Tatsoi

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Tatsoi (Brassica rapa rosularis)

Pronounced: `tí¤t-'soy

Etymology: Chinese (Guangdong region) daat-choi, from daat, to fall

flat + choi, a vegetable (or from a cognate compound in another

Chinese dialect).

Tatsoi translates to: robust green rosette of mouth-watering tender

leaves grown by Blue Moon Organics in Aptos. Tatsoi is one of the many

country cousins of the Wild Mustard in the Brassica and cabbage clan.

More mild than domesticated Mustard Greens (Brassica juncea), Tatsoi

can be eaten raw. Similar to its green kin, Tatsoi is wonderful on its

own or as an addition to soups or sautés.

Tatsoi is one chapter in the Choy of Cooking, along with Pac Choy, Bok

Choy, and Yo Choy, all tender Chinese cabbages that are a cinch to

prepare and cook. Every part of these vegetables can be used save the

tough base and yellow leaves (if any). Chop coarsely on the diagonal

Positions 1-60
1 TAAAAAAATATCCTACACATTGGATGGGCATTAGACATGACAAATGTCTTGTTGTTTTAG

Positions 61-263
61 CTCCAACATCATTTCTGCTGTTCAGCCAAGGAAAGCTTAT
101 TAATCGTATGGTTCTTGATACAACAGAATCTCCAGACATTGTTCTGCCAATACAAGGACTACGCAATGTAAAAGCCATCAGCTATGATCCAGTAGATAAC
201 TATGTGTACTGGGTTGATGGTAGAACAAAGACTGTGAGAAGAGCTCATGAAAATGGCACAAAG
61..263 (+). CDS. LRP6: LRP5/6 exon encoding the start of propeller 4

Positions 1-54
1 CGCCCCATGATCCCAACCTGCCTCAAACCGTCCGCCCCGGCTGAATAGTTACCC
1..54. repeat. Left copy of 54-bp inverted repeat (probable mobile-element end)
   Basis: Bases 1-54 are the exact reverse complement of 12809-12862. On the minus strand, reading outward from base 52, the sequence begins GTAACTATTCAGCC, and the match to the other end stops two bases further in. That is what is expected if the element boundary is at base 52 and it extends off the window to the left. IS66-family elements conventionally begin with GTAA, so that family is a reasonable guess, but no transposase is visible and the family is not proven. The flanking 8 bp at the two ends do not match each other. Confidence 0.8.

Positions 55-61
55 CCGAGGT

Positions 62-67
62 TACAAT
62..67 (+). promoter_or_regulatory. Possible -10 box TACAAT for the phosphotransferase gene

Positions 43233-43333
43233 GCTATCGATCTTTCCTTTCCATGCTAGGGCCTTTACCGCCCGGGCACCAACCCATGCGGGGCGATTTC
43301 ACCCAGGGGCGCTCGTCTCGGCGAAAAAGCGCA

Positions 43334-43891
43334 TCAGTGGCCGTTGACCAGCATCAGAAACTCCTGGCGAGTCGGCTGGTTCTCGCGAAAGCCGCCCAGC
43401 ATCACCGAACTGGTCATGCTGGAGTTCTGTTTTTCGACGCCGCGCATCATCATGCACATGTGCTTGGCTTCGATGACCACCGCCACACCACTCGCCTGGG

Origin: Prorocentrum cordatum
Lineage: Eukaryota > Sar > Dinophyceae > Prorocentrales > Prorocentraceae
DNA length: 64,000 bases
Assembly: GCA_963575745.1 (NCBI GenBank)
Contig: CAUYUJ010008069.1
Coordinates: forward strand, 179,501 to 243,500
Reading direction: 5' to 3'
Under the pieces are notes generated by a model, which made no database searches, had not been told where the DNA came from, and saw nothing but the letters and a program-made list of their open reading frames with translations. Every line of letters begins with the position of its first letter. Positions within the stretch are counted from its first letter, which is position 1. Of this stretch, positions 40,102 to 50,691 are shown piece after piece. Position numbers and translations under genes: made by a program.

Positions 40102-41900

and saute with ginger or garlic for a simple dish. A dash of oyster

sauce and a pinch of salt or sugar adds a richer flavor. Generally the

green leaves cook faster (remove when just wilting) than the white

stems. Asian greens are tender and need only a few minutes cooking:

about 3 minutes boiling, 5 minutes steaming, and 2 minutes sauteing

for the leaves and 5 minutes for the stalk. Larger leaves may also be

used as wrapping for a stuffing and the bundles steamed. When adding

Choys to soup, add near the end of the cooking time.

The Choys are super-hydrated members of the Brassica family at 66%

water content. And as a cabbage, they are high in potassium and

Vitamin C (50% daily value), low in sodium, and chocked full of

fiber--2.7 grams per cup. In Chinese medicine the nature of the Choys

is known as cool and pungent--they quench thirst and promote good

digestion. Tatsoi and other choys are cool-weather vegetables, so you

can looked forward to them continuing for the coming months. Tat -

soi, wonderful diphthongs and tasty too.

 

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